This election saw the peak of the Australian Democrats' popularity under Janine Haines, and a WA Greens candidate won a seat in the Australian Senate for the first time – although the successful candidate, Jo Vallentine, was already a two-term senator, having previously won a seat for the Nuclear Disarmament Party at the 1984 election, and the Vallentine Peace Group at the 1987 election. Until 2010, this was the only post-war election where a third party (excluding splinter state parties and the Nationals) has won more than 10% of the primary vote for elections to the Australian House of Representatives.

After the 1918 Swan by-election, which Labor unexpectedly won with the largest primary vote, a predecessor of the Liberals, the Nationalist Party of Australia, changed the federal lower house voting system from first-past-the-post to full-preference preferential voting for the subsequent 1919 election, and it has remained in place since, allowing the Coalition parties to safely contest the same seats. Full-preference preferential voting re-elected the Hawke government, the first time in federal history that Labor had obtained a net benefit from preferential voting.[6]

It also saw the Nationals' leader, Charles Blunt, defeated in his own seat of Richmond by Labor challenger Neville Newell—only the second time that a major party leader had lost his own seat. Newell benefited from the presence of independent and anti-nuclear activist Helen Caldicott. Her preferences flowed overwhelmingly to Newell on the third count, allowing Newell to win despite having been second on the primary vote.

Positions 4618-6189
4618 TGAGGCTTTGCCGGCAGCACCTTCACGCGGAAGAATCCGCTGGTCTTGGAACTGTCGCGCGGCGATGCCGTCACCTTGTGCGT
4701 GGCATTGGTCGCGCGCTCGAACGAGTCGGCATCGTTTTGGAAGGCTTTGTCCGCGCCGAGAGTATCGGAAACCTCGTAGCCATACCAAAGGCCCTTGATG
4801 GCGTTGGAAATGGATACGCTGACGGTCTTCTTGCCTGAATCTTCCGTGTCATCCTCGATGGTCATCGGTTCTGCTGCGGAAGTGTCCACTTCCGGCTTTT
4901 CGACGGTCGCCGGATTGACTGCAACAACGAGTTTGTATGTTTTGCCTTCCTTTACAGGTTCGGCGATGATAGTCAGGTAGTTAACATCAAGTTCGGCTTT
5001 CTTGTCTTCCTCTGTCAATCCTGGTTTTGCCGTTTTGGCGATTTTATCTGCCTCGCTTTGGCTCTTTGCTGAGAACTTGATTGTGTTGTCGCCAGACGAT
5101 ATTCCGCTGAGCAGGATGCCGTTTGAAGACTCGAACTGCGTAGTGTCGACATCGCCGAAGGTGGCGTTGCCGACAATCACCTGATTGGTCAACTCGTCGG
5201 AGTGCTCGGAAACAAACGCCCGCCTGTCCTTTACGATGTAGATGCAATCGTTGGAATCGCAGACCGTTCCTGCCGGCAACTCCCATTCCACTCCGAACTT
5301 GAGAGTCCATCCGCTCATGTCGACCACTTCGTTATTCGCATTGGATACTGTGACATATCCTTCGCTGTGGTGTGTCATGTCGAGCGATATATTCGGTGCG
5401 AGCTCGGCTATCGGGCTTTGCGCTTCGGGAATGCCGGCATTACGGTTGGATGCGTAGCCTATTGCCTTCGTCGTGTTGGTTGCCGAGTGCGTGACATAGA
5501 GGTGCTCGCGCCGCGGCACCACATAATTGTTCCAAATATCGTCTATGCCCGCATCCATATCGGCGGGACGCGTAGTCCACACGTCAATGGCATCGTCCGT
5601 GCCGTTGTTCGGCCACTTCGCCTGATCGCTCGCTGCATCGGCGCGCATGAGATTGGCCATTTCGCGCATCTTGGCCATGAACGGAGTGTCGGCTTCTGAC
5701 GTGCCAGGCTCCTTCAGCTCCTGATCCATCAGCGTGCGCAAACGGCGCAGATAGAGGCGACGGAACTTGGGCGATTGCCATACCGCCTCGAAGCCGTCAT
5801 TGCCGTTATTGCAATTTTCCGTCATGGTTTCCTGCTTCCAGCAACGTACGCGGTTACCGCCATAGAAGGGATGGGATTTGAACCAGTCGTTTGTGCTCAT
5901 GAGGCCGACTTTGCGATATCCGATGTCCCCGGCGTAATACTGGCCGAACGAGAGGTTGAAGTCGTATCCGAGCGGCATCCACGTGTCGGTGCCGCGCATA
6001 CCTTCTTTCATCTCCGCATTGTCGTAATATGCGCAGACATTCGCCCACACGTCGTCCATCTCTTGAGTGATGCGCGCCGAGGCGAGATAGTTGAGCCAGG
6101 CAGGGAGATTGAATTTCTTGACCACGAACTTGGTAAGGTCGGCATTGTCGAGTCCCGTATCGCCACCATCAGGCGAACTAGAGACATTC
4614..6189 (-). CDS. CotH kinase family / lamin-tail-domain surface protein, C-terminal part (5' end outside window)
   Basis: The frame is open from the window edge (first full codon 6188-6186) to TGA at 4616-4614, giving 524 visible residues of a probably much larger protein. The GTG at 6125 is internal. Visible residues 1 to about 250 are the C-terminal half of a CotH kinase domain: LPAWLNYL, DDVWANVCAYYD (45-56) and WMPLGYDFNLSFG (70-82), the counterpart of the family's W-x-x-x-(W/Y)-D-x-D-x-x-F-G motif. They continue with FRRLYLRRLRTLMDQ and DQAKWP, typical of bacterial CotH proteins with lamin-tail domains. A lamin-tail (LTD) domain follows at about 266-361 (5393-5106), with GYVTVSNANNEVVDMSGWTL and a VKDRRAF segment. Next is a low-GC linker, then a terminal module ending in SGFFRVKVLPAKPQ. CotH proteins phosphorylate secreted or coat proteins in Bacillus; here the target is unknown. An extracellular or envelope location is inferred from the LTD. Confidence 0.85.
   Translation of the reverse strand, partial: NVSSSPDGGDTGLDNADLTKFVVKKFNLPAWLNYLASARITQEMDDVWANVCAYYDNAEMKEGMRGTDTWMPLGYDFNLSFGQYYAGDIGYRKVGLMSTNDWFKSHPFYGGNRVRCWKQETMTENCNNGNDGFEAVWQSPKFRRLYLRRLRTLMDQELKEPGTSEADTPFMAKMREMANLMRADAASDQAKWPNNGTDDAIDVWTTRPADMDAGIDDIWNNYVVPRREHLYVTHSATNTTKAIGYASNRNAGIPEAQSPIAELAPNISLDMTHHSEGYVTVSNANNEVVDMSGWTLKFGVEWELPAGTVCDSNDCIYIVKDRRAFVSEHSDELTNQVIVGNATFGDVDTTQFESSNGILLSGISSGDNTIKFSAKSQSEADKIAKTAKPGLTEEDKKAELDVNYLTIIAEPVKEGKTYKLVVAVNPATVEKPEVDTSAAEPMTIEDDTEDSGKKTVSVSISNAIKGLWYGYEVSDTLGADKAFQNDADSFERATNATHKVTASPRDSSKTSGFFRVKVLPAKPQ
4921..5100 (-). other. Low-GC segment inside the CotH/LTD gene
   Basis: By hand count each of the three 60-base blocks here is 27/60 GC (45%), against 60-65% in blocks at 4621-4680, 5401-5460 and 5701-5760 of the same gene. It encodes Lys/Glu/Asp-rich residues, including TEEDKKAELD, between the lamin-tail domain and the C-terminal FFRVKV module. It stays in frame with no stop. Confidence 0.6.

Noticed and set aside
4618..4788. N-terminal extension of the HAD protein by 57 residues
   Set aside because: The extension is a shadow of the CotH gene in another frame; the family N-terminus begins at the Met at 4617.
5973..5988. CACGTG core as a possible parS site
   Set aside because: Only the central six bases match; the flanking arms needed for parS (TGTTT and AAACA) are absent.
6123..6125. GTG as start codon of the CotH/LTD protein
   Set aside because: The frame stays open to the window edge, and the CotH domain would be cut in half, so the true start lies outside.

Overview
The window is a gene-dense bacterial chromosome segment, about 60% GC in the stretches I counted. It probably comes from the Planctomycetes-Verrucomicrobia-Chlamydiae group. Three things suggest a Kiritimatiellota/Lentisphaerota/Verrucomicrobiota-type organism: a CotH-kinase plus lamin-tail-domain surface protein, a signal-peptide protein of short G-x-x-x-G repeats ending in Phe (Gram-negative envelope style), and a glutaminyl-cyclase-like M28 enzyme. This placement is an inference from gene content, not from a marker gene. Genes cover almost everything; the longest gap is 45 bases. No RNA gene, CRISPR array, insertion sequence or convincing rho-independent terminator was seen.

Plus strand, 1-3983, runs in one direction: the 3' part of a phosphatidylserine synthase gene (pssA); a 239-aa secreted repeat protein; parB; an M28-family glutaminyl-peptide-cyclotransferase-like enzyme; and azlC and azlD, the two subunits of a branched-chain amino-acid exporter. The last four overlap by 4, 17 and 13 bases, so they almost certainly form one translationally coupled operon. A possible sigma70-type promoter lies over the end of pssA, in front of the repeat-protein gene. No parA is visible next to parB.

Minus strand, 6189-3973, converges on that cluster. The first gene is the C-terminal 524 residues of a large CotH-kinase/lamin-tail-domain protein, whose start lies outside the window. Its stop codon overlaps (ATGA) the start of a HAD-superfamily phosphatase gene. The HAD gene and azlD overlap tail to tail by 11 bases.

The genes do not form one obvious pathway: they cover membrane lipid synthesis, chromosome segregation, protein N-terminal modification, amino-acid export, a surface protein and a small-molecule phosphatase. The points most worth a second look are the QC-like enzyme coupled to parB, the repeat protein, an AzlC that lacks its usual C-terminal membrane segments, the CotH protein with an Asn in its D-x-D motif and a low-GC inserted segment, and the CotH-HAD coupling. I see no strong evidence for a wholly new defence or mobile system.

See also edit

Notes edit

  1. ^ There was no federal Australian Greens party at this election. The Greens total includes Greens Western Australia (67,164), NSW Green Alliance[f] (45,819), Queensland Greens (10,054), United Tasmania Group (6,367), Greens South Australia (1,878) and ACT Green Democratic Alliance (6,069).
  2. ^ The independent member was Ted Mack (NSW).
  3. ^ The Greens total in the Senate includes Greens Western Australia (76,381 and elected one senator), NSW Green Alliance (64,583), Victorian Greens (23,420), Greens South Australia (19,499), United Tasmania Group (14,160), ACT Green Democratic Alliance (5,288), Greens New South Wales (4,826) and Australian Gruen (4,826).
  4. ^ The election of Nuclear Disarmament Senator Robert Wood was void. Irina Dunn was declared elected in his place but was expelled from the party and served out the remainder of her term as an independent.
  5. ^ Jo Vallentine had been re-elected in 1987 as an independent however she joined the Greens for this election. The sitting independent was Brian Harradine.
  6. ^ At this election the Greens in New South Wales were a loose alliance largely organised by local groups, with 18 candidates running under a variety of names: Australian Gruen Party (Fowler, Macarthur, Mackellar, Macquarie, Prospect, St George, Throsby and Werriwa), the Greens (Phillip and Wentworth), Illawarra Greens (Cunningham and Hughes), Sydney Greens, South Sydney Greens (Kingsford Smith), Central Coast Green Party (Dobell and Robertson), Greens in Lowe and Cowper Greens.

References edit

  1. ^ Hamilton, "Serendipity City", pp. 152-55.
  2. ^ Jupp, James (2 April 2007). From White Australia to Woomera: The Story of Australian Immigration. Cambridge University Press. pp. 107–219. ISBN 978-0-521-69789-7. Retrieved 12 January 2008.
  3. ^ Washington, David (23 May 2016). "The more opinion, the less it matters". Crikey. Retrieved 23 July 2023.
  4. ^ "Federal Newspoll Archive - Infogram". infogram.com. Retrieved 8 April 2023.
  5. ^ Megalogenis, George (25 June 2021). "Hard lessons: On unis, Coalition has embraced Howard's way". The Sydney Morning Herald. Retrieved 27 June 2021.
  6. ^ Green, Antony (23 September 2015). "The Origin of Senate Group Ticket Voting, and it didn't come from the Major Parties". Blogs.abc.net.au. Retrieved 30 July 2016.

External links edit